Favorite thing: The grinding stone and slab – mano and metate on the picture. Grinding corn into corn meal was a constant chore. Dried or parched corn could be stored in pottery vessels for years in the dry, Southwest climate. The strored corn enabled the Anasazi to survive long, cold winters.
Favorite thing: Mesa Verde area looks like a spread palms of the hand with its canyons. Each cliff is far away from each other separated by valleys and steep mountains, so it is hard to realize that Anasazis tribes communicated between each other. Through the Mesa Verde area there is strong evidence of cooperation and exchange: ceremonial structures, like Sun Temple, check dams, widespread advances in pottery and architecture.
The nearest town to Mesa Verde is Cortez, which has many chain motels. Since I do not recommend hotels I never stayed in, I can't suggest a hotel in Cortez. I did stay in Durango, which is about an hour's drive from Mesa Verde. For hotel information in Durango click here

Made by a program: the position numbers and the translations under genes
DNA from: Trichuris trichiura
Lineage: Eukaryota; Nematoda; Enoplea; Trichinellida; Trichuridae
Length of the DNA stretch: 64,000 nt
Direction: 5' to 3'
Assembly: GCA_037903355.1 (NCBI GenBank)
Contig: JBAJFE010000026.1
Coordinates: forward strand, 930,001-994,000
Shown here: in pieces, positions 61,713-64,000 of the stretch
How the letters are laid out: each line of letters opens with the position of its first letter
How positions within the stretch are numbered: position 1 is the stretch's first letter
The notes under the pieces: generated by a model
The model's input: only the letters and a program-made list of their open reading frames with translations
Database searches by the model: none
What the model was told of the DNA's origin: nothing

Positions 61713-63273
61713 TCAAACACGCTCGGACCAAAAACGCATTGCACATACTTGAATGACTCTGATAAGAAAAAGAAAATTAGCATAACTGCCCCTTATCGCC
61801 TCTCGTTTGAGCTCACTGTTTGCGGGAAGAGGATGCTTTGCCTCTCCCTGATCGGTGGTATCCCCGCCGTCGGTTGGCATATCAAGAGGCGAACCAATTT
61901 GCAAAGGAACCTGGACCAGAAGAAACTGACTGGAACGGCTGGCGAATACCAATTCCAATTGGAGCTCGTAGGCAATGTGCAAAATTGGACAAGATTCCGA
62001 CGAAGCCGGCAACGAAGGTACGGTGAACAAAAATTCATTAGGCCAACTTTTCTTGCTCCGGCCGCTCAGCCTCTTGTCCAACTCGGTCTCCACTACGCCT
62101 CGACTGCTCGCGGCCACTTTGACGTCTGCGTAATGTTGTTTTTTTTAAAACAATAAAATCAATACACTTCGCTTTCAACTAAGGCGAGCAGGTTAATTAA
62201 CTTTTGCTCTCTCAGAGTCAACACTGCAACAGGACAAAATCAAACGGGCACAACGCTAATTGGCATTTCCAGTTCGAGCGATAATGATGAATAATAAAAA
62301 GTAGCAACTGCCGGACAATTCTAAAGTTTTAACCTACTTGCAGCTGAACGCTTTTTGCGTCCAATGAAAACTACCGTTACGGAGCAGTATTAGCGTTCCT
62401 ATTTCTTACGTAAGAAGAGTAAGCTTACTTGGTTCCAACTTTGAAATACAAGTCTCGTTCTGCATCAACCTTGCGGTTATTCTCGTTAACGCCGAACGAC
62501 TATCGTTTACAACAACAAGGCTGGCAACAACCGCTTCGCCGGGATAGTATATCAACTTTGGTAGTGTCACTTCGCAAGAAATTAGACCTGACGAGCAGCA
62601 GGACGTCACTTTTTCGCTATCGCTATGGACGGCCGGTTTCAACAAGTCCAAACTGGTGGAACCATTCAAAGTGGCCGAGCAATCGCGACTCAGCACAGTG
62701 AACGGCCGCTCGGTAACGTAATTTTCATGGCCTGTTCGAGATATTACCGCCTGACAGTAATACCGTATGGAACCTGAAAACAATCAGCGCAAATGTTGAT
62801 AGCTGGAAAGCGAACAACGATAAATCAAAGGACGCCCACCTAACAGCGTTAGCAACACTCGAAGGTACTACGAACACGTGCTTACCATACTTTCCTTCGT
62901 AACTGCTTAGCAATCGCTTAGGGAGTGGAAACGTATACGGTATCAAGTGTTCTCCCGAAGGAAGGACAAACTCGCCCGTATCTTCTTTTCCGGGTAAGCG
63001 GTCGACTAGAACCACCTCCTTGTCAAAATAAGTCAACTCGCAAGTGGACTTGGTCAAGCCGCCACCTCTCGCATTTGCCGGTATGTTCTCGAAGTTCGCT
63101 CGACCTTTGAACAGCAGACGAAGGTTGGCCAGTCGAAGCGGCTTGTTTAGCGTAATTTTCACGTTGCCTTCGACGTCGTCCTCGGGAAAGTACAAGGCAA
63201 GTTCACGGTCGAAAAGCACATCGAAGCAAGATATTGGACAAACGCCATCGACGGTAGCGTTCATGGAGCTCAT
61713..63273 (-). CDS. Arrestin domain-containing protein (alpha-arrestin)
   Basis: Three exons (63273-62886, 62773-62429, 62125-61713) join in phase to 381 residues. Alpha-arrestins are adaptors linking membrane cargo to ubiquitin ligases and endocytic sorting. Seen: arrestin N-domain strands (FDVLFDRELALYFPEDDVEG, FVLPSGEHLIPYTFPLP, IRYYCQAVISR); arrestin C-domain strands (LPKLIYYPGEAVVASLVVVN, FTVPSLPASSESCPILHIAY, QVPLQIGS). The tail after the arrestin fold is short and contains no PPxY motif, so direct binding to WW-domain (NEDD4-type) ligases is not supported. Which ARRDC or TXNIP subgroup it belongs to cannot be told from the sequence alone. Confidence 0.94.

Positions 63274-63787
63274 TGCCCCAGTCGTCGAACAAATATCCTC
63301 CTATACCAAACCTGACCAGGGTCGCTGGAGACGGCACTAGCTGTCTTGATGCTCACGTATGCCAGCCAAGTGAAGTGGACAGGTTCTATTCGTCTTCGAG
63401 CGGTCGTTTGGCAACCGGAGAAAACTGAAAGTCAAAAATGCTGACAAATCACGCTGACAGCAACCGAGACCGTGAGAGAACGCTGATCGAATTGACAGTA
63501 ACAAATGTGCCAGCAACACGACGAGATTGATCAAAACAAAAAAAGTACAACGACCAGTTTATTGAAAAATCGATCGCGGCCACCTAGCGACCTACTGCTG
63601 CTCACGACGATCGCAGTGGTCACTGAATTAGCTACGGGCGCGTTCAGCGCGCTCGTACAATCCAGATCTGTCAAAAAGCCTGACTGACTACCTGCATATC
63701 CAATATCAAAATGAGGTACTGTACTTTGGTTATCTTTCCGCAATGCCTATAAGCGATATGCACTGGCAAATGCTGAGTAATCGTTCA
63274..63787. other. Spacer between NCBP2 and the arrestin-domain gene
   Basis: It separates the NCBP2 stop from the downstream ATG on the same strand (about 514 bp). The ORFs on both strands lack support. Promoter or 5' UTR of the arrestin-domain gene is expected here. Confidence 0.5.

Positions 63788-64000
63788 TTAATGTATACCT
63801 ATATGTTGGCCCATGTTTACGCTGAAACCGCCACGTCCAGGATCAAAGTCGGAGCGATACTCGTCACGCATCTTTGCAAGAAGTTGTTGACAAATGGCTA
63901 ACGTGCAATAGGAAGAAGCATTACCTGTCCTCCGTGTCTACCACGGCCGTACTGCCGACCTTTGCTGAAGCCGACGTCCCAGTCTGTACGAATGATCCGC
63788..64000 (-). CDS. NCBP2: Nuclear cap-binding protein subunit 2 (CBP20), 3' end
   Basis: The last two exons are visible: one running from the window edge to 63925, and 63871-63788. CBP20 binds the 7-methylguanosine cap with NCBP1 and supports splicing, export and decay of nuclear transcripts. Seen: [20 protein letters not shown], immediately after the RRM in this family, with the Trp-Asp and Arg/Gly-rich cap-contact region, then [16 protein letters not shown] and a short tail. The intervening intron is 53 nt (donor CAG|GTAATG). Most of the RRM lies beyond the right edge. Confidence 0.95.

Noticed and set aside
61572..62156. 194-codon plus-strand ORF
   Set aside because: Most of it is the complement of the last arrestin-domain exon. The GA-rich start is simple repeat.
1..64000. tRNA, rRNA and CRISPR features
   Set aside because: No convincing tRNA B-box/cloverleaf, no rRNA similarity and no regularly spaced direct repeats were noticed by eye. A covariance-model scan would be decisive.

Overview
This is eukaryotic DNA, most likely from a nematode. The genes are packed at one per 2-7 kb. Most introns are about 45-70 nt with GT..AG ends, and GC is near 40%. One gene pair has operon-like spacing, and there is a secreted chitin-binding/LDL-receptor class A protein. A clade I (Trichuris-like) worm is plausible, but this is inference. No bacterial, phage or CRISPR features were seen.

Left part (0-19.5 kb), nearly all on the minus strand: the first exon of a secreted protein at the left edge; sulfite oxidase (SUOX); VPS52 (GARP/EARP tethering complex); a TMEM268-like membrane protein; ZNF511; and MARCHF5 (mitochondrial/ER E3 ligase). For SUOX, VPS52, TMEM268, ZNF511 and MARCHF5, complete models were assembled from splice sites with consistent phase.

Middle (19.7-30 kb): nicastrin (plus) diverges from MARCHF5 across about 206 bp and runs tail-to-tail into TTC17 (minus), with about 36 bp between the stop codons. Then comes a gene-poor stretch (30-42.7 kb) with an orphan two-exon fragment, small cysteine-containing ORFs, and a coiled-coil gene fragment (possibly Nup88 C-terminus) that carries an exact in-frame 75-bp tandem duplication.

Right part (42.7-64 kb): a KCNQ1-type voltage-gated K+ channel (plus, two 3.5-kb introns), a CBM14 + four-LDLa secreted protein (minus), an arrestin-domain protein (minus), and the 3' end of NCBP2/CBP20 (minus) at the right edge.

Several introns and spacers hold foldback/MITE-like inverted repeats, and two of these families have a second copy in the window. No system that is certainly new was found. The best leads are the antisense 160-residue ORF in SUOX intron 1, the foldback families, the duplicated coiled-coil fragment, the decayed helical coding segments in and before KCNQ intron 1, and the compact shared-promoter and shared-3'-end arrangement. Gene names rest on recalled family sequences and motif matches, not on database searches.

Favorite thing: we went for the very first tour of the cliff palace and it was the best thing to do, as later on gets hot and really crowded and yu see more people than dwellings.
Favorite thing: there are these very very narrow tunnels in the Balcony house...and i don't think all people can crawl through them, so try not to get stuck!
Favorite thing: there is no gas available in the park, but there's gas stations in cortez and as far as ia remeber there's one on the highway before you take the exit for the park
Fondest memory: The Indian ruins are inside the valleys that crisscross Mesa Verde. For a long time they had been forgotten and were only rediscovered when a farmer was looking for his stray cattle.
Fondest memory: You can climb on top of the 'Sun Temple'. It was given this name since it does not have a rooftop, and the only explanation is that the sun was worshipped there.
Fondest memory: Those kivas must have been covered gathering places. A few of them have been restored and you can actually climb in.
Fondest memory: I have read that kivas served - and still serve, in Indian villages - different purposes: for religious ceremonies as well as for meetings among men OR women. No opposite sex allowed.